The image shown to the left is one of our climatological sites that constitute the UV radiation monitoring network within the USDA UV-B Monitoring and Research Program. Each site has a suite of instruments that measure downwelling radiation in various agriculturally important regions between 280 and 1040 nanometers. Detailed information about each instrument and each location can be found under the above Monitoring Network link.

UV Index for Jan 24, 2015 Local Time
Graph of UV Index for yesterday

Latest News
January 2015

In mid-December the climatological monitoring station at Big Bend National Park was relocated from Castolon to K-Bar, with a consequent renaming from TX01 and TX02 to TX61 and TX62. Primary reason for the move was due to persistent telephone line and power problems over the past two years plus remoteness of the Castolon site.

Our program hosted a visit of the NREL’s External Advisory Committee (EAC) on Wednesday, November 19. The EAC is a group (with rotating membership) of respected scientists from outside CSU whose express purpose is reviewing NREL’s structure and growth within the university. As part of this year’s multi-day review, the Committee visited UVMRP for background on the Program’s history, outreach, and research collaborations with NREL Scientists.

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Picture of our instruments at various locations
36.60 N
97.49 W


The UV-B Monitoring and Research Program (UVMRP) is a data collection and research program of the United States Department of Agriculture (USDA), headquartered at Colorado State University in Fort Collins, Colorado.

The UVMRP supports two unique and complimentary program components:

Integrated Agricultural Impact Assessment System

Agriculture is entering a critical period with regard to climate change, crop stress and potential related impact to crop productivity. Decision makers need reliable and relevant crop yield and economic assessment tools. The objective of this UVMRP program component is to develop an Integrated Agricultural Impact Assessment System. This system will couple the Earth's climate, ultraviolet-visible solar radiation and comprehensive crop growth models, as well as assimilating satellite and in situ observations to study climate-crop interactions and related economic impacts stemming from crop response to a wide range of stressors, including temperature, moisture, nutrient, UV radiation, CO2 concentration, aerosols and other air pollutants. Please click on the above Agricultural Impact for more information.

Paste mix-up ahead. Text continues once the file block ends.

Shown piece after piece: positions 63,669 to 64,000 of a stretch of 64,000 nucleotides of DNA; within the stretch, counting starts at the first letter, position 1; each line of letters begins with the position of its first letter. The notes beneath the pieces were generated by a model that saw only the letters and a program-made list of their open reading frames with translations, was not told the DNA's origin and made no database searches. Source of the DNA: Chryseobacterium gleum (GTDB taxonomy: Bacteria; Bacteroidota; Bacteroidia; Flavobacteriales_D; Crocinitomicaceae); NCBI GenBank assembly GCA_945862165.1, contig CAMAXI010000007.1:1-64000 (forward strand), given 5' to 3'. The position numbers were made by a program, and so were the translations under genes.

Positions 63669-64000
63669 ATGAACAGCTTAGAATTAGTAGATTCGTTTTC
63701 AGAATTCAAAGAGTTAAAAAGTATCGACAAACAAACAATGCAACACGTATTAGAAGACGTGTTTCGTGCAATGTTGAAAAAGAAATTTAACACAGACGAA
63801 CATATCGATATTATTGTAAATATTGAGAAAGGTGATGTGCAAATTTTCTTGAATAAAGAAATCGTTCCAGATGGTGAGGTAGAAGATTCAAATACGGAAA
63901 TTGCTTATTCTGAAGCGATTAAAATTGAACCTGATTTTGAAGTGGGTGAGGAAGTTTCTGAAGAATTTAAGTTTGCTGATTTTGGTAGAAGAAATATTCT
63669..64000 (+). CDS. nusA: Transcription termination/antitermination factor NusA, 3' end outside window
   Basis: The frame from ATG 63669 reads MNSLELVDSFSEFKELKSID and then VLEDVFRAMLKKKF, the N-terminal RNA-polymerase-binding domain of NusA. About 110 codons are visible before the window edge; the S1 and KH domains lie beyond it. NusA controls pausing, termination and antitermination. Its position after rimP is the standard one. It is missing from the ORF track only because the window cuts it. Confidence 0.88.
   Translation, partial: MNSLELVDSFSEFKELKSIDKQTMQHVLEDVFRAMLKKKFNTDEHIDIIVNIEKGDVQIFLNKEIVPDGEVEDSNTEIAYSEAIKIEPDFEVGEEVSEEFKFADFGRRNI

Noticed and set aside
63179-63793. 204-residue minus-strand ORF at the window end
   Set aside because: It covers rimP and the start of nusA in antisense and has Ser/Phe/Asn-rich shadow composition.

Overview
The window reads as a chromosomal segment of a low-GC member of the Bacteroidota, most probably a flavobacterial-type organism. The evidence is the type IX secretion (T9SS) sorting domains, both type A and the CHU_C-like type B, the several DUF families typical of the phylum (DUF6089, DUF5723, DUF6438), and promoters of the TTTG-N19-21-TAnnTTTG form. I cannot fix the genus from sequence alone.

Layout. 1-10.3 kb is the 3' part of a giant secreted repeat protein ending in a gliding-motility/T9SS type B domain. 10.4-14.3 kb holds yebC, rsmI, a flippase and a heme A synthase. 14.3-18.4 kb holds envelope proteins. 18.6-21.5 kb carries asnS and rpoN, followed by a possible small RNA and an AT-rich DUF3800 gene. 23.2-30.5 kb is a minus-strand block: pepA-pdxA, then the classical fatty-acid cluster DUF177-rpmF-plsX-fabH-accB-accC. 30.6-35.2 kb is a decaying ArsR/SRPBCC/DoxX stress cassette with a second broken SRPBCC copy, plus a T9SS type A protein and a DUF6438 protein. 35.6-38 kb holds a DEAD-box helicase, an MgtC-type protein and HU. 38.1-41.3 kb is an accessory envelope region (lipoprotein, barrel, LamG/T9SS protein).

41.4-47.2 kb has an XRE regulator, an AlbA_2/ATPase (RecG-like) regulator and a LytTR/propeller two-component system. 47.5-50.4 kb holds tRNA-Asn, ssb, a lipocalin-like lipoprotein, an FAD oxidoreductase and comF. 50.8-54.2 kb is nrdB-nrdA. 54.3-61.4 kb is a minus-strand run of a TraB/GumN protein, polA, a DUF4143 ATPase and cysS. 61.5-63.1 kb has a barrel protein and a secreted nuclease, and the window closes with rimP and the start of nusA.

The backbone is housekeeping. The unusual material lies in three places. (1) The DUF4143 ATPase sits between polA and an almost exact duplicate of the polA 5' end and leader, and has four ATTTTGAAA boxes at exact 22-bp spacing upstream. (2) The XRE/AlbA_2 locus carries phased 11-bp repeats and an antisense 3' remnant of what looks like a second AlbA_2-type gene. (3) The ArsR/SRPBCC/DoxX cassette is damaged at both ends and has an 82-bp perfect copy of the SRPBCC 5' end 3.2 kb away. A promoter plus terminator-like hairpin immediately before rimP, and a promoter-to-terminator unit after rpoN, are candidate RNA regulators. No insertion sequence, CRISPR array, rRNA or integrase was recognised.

UV-B Monitoring Network

High energy ultraviolet solar radiation can significantly damage plants, crops, animals, and ecosystems, alone or in combination with other environmental stress factors such as temperature and moisture. To address these concerns, in 1992 the USDA established the UV-B Monitoring and Research Program at Colorado State University to provide cost-effective monitoring of UV-B levels over wide geographic areas of the United States. The program's primary objective is continued operation of the national network of UV-B monitoring instruments to deliver high quality data, data products, and services in support of agricultural research describing the geographic distribution of UV-B solar irradiance, effects of increased or diminished UV-B on crops, native and invasive plants, and animals, and to facilitate the use of these measurements directly or as input to climate and crop models.

The data is collected automatically every night, processed for quality control, and made available on this web site, typically within one day of its collection. Most data is available back through 1997, with some additional data available back to 1993. Please click on the above Monitoring Network for information about our locations and instruments. Please click on the above Data Download for our data and data products.